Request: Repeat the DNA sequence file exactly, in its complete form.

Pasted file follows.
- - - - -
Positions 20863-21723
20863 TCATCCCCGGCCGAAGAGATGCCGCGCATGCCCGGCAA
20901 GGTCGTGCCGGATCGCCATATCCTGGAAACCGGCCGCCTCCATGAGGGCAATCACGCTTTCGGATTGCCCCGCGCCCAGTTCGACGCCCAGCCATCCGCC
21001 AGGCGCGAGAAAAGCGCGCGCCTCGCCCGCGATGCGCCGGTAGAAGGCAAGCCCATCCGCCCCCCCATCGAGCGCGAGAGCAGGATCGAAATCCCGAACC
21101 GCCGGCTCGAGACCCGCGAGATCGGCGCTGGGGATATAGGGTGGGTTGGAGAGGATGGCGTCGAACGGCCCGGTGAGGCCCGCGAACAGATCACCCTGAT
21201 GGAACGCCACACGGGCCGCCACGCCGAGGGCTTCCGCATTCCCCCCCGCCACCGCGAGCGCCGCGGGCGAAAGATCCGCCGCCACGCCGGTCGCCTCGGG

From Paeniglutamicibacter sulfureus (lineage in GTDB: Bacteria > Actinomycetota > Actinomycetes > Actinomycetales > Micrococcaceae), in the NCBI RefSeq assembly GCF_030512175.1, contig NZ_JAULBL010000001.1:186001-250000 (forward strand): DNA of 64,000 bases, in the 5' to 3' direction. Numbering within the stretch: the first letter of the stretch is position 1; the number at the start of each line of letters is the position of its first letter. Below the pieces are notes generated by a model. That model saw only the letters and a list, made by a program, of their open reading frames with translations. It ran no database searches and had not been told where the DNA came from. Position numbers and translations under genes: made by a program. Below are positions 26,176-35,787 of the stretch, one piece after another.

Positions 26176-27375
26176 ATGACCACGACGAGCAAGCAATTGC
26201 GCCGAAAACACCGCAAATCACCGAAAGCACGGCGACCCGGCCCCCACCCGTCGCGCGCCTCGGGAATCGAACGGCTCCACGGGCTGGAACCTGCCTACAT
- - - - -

Positions 20863-21723
20863 TCATCCCCGGCCGAAGAGATGCCGCGCATGCCCGGCAA
20901 GGTCGTGCCGGATCGCCATATCCTGGAAACCGGCCGCCTCCATGAGGGCAATCACGCTTTCGGATTGCCCCGCGCCCAGTTCGACGCCCAGCCATCCGCC
21001 AGGCGCGAGAAAAGCGCGCGCCTCGCCCGCGATGCGCCGGTAGAAGGCAAGCCCATCCGCCCCCCCATCGAGCGCGAGAGCAGGATCGAAATCCCGAACC
21101 GCCGGCTCGAGACCCGCGAGATCGGCGCTGGGGATATAGGGTGGGTTGGAGAGGATGGCGTCGAACGGCCCGGTGAGGCCCGCGAACAGATCACCCTGAT
21201 GGAACGCCACACGGGCCGCCACGCCGAGGGCTTCCGCATTCCCCCCCGCCACCGCGAGCGCCGCGGGCGAAAGATCCGCCGCCACGCCGGTCGCCTCGGG

From Paeniglutamicibacter sulfureus (lineage in GTDB: Bacteria > Actinomycetota > Actinomycetes > Actinomycetales > Micrococcaceae), in the NCBI RefSeq assembly GCF_030512175.1, contig NZ_JAULBL010000001.1:186001-250000 (forward strand): DNA of 64,000 bases, in the 5' to 3' direction. Numbering within the stretch: the first letter of the stretch is position 1; the number at the start of each line of letters is the position of its first letter. Below the pieces are notes generated by a model. That model saw only the letters and a list, made by a program, of their open reading frames with translations. It ran no database searches and had not been told where the DNA came from. Position numbers and translations under genes: made by a program. Below are positions 26,176-35,787 of the stretch, one piece after another.

Positions 26176-27375
26176 ATGACCACGACGAGCAAGCAATTGC
26201 GCCGAAAACACCGCAAATCACCGAAAGCACGGCGACCCGGCCCCCACCCGTCGCGCGCCTCGGGAATCGAACGGCTCCACGGGCTGGAACCTGCCTACAT